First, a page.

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Doug Marrone earned buy-in from Jaguars the old-fashioned way

JACKSONVILLE -- Myles Jack can't talk about it. Well, he could. He just chooses not to.

That's been the outcry from fans in Duval County, Florida, since the game ended last January in Foxborough. But January in Foxborough is where that discussion will remain for the Jacksonville Jaguars themselves.

The first day they showed up this spring for the start of the team's offseason program, head coach Doug Marrone issued an edict to the players:

Don't fall into this trap of people taking you to where we were at the end of last year. That's the trap. Do we want to get back there and perform? Absolutely. But if we're talking about that and think we're going to start there? No. You never start where you left off. You always start from the beginning.

The end of last season was equal parts promising and tantalizing for the Jags. Up 20-10 early in the fourth quarter of the AFC Championship Game, they were on the verge of the Super Bowl, a precipice few imagined at the start of the season under a first-year head coach who had proclaimed the previous June that the perfect number of passes for his struggling quarterback in a game was "zero."

The Jaguars weren't supposed to be this close this soon. Winning a playoff game at home against the Bills, knocking off the Steelers in Pittsburgh the following week and then going toe-to-toe with the five-time champion Patriots until a late fold in the fourth quarter should be viewed as an accomplishment. And it is.

But Marrone, like his boss Tom Coughlin before him, is trying to prevent his players from becoming complacent with their sudden success.

"I already know -- yeah, yeah, yeah," Jack said with a laugh during a break at minicamp last week, playfully cutting off a question about the fateful moment referees whistled him down after he'd taken the ball away from Pats running back Dion Lewis and had a clear path to the end zone.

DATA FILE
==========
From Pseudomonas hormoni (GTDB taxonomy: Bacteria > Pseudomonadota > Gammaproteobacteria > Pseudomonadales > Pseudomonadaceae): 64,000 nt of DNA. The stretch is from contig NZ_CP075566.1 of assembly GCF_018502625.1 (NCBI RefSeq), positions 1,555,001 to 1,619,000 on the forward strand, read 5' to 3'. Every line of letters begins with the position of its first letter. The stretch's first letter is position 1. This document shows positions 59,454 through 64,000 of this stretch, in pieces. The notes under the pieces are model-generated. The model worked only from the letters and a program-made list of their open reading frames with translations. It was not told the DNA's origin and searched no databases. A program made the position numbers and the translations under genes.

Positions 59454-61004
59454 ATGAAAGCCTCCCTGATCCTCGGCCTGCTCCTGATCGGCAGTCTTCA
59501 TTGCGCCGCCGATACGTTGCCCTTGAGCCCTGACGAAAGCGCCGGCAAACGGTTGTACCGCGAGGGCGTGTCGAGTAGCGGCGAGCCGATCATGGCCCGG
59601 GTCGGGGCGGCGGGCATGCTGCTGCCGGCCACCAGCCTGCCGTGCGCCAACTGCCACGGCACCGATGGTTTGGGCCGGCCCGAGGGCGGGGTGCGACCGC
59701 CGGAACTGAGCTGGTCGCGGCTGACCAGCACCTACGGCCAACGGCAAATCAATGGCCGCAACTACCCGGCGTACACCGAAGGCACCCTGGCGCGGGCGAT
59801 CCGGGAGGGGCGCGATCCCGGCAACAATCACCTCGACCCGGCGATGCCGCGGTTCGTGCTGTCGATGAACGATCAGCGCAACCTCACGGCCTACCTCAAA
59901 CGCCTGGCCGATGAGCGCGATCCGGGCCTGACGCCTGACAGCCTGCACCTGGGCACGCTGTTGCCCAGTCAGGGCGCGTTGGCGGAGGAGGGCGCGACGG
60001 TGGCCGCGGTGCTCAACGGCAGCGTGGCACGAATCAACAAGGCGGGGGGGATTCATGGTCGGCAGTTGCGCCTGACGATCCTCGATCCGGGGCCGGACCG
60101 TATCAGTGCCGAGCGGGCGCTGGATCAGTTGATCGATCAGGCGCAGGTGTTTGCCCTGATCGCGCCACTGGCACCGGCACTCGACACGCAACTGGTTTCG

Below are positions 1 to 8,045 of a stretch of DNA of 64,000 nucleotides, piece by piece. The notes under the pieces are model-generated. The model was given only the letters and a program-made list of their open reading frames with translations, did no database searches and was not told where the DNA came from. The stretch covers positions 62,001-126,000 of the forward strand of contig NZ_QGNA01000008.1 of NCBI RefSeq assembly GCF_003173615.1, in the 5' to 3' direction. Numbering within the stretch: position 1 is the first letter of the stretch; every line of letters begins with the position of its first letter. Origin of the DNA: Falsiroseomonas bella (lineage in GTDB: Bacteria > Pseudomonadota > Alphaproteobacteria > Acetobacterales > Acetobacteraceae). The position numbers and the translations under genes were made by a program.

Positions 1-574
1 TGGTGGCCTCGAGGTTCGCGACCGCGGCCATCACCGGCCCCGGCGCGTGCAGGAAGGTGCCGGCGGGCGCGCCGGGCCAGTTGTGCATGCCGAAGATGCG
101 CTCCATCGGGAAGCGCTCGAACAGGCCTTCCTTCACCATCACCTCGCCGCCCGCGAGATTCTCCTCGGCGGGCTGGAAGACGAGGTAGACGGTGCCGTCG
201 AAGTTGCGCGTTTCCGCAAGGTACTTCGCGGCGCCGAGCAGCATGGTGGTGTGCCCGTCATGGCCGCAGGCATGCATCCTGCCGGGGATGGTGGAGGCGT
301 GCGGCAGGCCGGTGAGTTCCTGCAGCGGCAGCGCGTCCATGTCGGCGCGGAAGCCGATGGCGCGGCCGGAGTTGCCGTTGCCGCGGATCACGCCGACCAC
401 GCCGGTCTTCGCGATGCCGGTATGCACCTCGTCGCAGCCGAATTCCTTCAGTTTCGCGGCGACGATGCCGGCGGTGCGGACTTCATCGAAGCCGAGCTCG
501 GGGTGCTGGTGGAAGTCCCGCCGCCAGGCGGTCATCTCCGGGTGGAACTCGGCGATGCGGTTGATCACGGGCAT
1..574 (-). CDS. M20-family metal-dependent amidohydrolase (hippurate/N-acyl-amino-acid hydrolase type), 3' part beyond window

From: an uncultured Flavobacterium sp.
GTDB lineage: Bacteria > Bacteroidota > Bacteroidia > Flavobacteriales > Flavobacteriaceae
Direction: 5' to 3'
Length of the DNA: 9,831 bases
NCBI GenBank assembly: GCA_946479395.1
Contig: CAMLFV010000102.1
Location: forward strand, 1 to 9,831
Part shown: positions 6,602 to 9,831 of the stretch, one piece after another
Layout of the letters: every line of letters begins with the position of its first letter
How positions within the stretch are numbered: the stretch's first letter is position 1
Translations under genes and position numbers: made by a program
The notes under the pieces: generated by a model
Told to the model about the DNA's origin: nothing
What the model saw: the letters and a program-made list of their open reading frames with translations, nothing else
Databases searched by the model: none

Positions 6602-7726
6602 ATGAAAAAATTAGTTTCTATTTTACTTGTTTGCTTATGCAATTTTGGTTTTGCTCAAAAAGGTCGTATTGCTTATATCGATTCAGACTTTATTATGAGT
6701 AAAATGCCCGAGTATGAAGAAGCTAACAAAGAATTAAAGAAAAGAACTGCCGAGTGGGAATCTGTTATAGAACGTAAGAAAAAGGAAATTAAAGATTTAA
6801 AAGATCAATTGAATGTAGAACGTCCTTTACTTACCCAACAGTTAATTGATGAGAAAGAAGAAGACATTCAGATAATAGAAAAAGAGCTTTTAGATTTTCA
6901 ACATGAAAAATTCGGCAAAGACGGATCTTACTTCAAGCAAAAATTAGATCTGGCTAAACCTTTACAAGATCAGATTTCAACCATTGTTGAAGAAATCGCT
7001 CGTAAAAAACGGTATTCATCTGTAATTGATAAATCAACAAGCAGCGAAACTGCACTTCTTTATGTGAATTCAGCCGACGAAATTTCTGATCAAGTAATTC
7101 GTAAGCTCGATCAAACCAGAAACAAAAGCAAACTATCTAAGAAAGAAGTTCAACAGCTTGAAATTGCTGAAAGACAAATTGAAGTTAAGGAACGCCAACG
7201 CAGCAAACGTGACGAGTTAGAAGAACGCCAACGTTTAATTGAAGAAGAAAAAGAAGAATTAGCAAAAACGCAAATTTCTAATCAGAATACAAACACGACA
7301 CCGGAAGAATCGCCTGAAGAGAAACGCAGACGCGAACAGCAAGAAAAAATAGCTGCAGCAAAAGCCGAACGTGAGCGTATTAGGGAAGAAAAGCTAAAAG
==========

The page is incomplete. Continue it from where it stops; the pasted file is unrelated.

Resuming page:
Jack continued, "You have to acknowledge the past. Obviously, last year won't bring us any success this year. But looking at the positives, the things that work for us, you have to go back to the basics. That's the main thing we did. Moving forward, knowing last year was difficult, at the end of the day, it makes Sunday easier."

* * * **

At this point last year, Jacksonville's players only saw the difficulty of life under Marrone.

I was at their facility for minicamp and was leaving the stadium with a few of them when one of those nasty late-afternoon Florida thunderstorms was rolling through downtown. The players grumbled, wishing the storm had arrived earlier -- during practice -- so Marrone would've been forced to cut the session short. The coach had been working them all spring, to the point where those who had been with the organization through the Gus Bradley/Mike Mularkey/Jack Del Rio days couldn't recall the last time they didn't cancel an OTA or minicamp day to participate in a team-building or community-relations exercise.

Marrone wanted to set a tone that told his players, if they were going to capitalize on their much-discussed talent, it would take a lot of hard work.

It wasn't so much a physical thing. It couldn't be, given the restrictions of a collective bargaining agreement that limits offseason on-field work and prohibits two-a-days. It would have to be more mental, so Marrone upped the tempo of practices and crammed in as many plays as he could within the allotted practice time.

This year, the practices are just as demanding. At the end of last Tuesday's session, Marrone had the players line up in the late-morning heat to run gassers.

"Now, we understand the craziness of Coach Marrone and his camps. Now, we're more open to him because we saw the results," defensive tackle Malik Jackson said. "Last year, it was like, What is he doing? He doesn't know what he's doing. He still had his iron fist. He was in his dictatorship, not caring what guys had to say, not caring what guys thought, but knowing he had the right process.